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7C310F9Dd01 - Abstract Charters are ofcial commitments to...

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A TALE OF TWO CHARTERS Political crisis, political realignment and administrative reform in Belgium Steven Van de Walle, Nick Thijs and Geert Bouckaert Steven Van de Walle, Nick Thijs and Geert Bouckaert Public Management Institute K. U. Leuven Van Evenstraat 2A 3000 Leuven Belgium, E-mail: [email protected] Abstract Charters are official commitments to quality and reform. Belgium introduced its Charter of the User of Public Services in 1993. The federal administration’s Copernicus reform began in 1999 and had a strong external outlook. It therefore may be considered as a second User Charter. In this article we focus on the administrative and political contingen- cies of the introduction of the two charters in Belgium. We show that actual administrative reform and political attention for adminis- trative reform are distinct phenomena. Variations in political attention for reform depend on crises and on political realign- ment. Both charters were introduced in a period of disturbed relations between citizens and politics. The introduction of a User Charter and the launch of the Copernicus reform were definitely political events, and not merely administrative ones. A charter was needed to restore citizen – government rela- tions. The charters, as pledges for reform, served as lightning rods for political dis- content. Key words Administrative reform, political crisis, reform rhetoric, trust in government, user charter Vol. 7 Issue 3 2005 367 – 390 Public Management Review ISSN 1471-9037 print/ISSN 1471-9045 online ª 2005 Taylor & Francis http://www.tandf.co.uk/journals DOI: 10.1080/14719030500180930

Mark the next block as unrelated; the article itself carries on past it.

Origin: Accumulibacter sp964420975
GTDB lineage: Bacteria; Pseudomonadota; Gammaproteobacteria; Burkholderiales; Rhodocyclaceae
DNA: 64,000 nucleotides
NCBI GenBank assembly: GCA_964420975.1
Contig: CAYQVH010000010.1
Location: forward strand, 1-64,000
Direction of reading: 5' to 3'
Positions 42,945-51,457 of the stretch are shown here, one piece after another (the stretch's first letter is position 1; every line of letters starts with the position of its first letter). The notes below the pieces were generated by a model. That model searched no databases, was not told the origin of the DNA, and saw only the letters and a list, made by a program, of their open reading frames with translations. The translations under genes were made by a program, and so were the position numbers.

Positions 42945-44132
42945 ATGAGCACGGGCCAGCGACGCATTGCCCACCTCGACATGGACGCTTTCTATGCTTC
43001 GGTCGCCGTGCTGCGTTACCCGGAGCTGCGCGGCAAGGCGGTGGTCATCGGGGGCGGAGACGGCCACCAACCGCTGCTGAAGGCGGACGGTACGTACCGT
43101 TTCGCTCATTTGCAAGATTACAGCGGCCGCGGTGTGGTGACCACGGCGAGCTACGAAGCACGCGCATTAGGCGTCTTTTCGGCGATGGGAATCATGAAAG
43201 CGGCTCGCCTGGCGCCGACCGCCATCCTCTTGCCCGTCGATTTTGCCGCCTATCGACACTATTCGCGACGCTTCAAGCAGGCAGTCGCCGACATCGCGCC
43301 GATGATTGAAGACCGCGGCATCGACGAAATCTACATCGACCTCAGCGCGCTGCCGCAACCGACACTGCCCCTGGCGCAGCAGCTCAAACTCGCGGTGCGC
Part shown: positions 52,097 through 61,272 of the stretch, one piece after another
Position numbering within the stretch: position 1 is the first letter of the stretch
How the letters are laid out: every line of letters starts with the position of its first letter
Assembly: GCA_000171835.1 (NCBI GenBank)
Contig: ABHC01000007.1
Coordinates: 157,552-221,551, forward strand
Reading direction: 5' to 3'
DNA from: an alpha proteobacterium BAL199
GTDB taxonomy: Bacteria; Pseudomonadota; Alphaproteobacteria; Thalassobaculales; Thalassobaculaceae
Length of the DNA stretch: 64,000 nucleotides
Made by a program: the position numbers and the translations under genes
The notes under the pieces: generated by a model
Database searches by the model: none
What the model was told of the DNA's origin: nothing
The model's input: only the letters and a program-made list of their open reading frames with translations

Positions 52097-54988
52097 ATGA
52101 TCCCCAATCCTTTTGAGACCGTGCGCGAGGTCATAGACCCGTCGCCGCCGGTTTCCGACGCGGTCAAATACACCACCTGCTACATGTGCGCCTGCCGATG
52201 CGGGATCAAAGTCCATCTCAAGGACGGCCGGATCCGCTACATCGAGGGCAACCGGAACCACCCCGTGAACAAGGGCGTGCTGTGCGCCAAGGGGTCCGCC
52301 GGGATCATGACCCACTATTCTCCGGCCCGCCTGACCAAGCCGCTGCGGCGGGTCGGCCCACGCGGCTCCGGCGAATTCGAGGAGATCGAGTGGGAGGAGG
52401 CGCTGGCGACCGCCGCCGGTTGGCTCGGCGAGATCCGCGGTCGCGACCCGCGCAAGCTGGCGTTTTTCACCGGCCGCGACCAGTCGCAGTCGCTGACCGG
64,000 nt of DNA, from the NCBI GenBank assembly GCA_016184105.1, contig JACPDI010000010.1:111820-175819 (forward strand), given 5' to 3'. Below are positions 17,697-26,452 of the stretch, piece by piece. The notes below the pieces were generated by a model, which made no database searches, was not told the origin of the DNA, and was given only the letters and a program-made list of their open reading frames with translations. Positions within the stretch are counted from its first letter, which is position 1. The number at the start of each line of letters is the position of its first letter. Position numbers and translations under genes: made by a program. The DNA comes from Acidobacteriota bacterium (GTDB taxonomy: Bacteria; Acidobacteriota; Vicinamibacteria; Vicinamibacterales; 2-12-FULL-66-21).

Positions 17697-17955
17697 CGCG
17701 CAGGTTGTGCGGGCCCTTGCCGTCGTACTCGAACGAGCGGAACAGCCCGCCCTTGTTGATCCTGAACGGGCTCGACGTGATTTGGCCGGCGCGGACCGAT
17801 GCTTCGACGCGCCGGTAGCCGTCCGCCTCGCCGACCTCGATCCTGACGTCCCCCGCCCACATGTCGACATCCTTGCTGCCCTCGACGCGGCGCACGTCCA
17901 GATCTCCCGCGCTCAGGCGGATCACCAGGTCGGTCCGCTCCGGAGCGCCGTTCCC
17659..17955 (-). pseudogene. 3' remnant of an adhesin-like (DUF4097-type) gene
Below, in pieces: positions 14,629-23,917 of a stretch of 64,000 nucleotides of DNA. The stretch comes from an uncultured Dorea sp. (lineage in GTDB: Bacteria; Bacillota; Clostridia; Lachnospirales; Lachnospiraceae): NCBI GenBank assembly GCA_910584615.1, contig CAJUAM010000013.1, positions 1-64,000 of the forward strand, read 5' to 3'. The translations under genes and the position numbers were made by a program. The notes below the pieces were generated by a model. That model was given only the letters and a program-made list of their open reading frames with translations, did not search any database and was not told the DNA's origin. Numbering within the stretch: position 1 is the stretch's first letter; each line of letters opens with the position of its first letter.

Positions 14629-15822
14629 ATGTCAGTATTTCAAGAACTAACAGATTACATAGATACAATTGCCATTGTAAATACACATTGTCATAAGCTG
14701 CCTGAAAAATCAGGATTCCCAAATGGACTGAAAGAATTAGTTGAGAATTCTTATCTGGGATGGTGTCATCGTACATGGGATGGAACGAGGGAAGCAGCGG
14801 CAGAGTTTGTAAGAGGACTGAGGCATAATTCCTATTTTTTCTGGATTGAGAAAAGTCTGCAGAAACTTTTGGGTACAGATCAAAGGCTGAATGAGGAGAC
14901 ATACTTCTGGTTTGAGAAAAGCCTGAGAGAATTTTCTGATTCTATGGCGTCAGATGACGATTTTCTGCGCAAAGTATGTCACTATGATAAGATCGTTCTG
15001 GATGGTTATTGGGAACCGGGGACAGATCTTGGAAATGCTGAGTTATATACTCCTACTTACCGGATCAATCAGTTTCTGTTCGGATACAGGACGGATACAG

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In January 1993, the Belgian federal government introduced its Charter of the User of Public Services. The User Charter was a culmination in a trend of gradual administrative reform in the late 1980s, and a common occurrence in many western countries in those days (McGuire 2002). A number of events and crises in Belgium led to profound discontent among citizens and required symbolic action to reassure the population: a citizen’s charter between citizen and government was needed. Instead, the crises were discursively dismissed as merely a public administration-related problem, and were responded to by launching new pledges for reform. One of these reforms was formally wrapped as a user charter. As a Potemkinesque distraction the User Charter was launched as a lightning rod for public discontent, hiding the failure of political reform and redefining a political crisis as an administrative one. This redefinition of the problem, however, was only possible on a fertile soil, a soil that had been irrigated by some policy entrepreneurs that had administrative reform as part of their own political agenda. Belgium, however, also has a second user charter , though one that is not generally referred to as a charter . We define a charter as a pledge for quality improvement , rather than a listing of service quality standards. The large-scale Copernicus reform project of the federal public service that started in 1999 was different from most administrative
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